More than 28 million Americans have risk factors and symptoms that could lead to lung cancer, according to analyses of recent medical claims records data by the analysts at Perception Health.
With these predictions and a process to optimize care for lung cancer patients, Perception Health seeks to help hospitals, health plans, employers, and other companies improve the quality of life for people through better healthcare.
According to the American Cancer Society, "lung cancer (both small cell and non-small cell) is the second most common cancer in both men and women (not counting skin cancer). In men, prostate cancer is more common, while in women breast cancer is more common."
There are two main types of lung cancer:
NSCLC is the most common type of lung cancer, affecting 80% of people with lung cancer. This type has three common subtypes:
There are two types of risk factors for NSCLC:
Risk factors you can change
Risk factors you can't change
The American Cancer Society estimates that in 2020 there will be:
The ACS also states on its website that lung cancer mainly occurs in older people. Most people diagnosed with lung cancer are 65 or older; a very small number of people diagnosed are younger than 45. The average age of people when diagnosed is about 70.
However, by using the CARE disease prediction algorithms created by the data scientists at Perception Health, hospitals can identify patients trending towards a lung cancer diagnosis, invite them to lung cancer screenings, and hopefully diagnose them at a much earlier stage. Early identification will often lead to lower costs and better outcomes.
“Our CARE predictive models are machine-learning disease algorithms," says Katie Kruzan, mathematician at Perception Health. "We take our claims dataset, which has about 26 billion rows, and track de-identified patients across the entire continuum of care. We are then able to see what diagnoses, procedure codes, and frequency lead to particular diagnoses, like lung cancer."
Perception Health works with hospitals, ACOs, and other providers to help identify patients who are trending towards specific diseases. "Ultimately, this is all about improving patients' lives, says Kruzan. "We can apply this algorithm to a hospital's patient database to see which of their patients may be trending towards a particular diagnosis, so to encourage those patients to get a screening for that disease."
The sooner you identify a small cancer that has not spread outside the lungs, the better chance you have for treating the disease. If you suspect you may have lung cancer, get a screening as soon as possible.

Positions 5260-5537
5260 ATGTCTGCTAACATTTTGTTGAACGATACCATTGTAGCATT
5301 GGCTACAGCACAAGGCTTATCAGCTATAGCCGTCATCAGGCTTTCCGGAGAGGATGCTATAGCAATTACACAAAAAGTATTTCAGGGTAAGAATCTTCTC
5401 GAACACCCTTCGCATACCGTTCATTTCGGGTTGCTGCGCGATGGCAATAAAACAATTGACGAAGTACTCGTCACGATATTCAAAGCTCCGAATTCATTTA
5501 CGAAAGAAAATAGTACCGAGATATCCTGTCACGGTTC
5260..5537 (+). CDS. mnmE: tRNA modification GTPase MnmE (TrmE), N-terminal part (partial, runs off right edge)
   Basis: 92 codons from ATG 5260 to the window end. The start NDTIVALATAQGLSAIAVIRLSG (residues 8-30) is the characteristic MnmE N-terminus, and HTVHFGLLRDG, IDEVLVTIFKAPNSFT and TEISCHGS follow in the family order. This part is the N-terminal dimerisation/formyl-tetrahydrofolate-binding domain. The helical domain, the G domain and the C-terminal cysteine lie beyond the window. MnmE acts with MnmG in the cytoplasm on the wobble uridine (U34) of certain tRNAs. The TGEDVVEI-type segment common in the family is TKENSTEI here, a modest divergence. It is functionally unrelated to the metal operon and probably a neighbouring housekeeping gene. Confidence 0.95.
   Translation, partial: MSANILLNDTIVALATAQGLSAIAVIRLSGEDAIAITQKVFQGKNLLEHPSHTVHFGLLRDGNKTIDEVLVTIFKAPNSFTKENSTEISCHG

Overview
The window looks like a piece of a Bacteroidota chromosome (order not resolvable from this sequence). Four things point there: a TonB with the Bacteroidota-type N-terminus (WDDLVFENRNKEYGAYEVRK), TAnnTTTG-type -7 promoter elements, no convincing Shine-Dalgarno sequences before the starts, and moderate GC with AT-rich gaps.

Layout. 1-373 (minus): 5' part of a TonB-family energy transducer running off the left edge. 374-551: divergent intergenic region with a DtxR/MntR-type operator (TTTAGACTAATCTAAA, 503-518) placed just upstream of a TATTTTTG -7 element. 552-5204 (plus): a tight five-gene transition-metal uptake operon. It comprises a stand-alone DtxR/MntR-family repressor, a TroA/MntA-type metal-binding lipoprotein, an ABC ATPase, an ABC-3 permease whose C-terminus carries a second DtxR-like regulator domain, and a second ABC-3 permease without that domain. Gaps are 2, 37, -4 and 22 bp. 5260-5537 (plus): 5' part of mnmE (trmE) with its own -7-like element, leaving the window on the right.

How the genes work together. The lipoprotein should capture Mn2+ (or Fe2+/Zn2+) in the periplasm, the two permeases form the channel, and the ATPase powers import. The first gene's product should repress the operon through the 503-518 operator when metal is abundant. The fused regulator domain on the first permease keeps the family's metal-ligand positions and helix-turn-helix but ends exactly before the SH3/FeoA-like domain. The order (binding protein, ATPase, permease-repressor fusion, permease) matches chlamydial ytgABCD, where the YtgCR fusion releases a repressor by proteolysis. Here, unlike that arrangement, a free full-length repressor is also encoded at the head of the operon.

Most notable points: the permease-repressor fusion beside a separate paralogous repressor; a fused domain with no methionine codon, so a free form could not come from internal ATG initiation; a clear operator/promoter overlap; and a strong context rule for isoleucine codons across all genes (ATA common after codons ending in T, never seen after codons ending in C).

Symptoms related to Non-Small Cell Lung Cancer (NSCLC) are not specific but can include:
The five basic treatment options for NSCLC are:
The treatment option best suited for you depends upon:
While the number of cancer deaths has dropped steadily over three decades, 2016 and 2017 saw larger drops due to decreases in the number of people smoking and the advancement of new cancer treatments. Still, with early identification from lung cancer screenings, the numbers can drop further. Patients will also benefit from lower costs and better outcomes.
Patients with the risk factors listed above should register for a lung cancer screening and contact their primary care physician for more information on steps to better manage their health.
For the Perception Health study, a sample set of 10,000 patients were chosen with an ICD-10 diagnosis code related to lung cancer rendered by a healthcare provider after January 1, 2016. Any patient that met this criteria had their entire claims history since January 1, 2016 pulled into the dataset. A comparable dataset was created with patients who did not have an ICD-10 diagnosis code related to lung cancer.
The ICD-10 diagnoses and CPT codes that are commonly found in people who had been diagnosed with lung cancer involve respiratory/pulmonary, lung, cardiology, and circulatory symptoms.
The data set used to train the model was comprised of 50% patients (those who had been diagnosed with lung cancer) and 50% non-patients (people without lung cancer related codes in their claims history). The model was then trained on 70% of that data set and then tested on 30% of that same data set.
From the ROC curve, the area under curve (AUC) is calculated as 0.918, and the Random Forest model was accepted with a model confidence value of 0.863.
From the sample of 10,000 medical claims, 27 had a diagnosis of lung cancer in their claims history. After applying the disease prediction algorithm in Perception Health's CARE module, the scientists predicted another 860 patients from the sample are trending toward a lung cancer diagnosis. By projecting these findings nationally, the data scientists estimated that 28 million Americans may be trending towards lung cancer.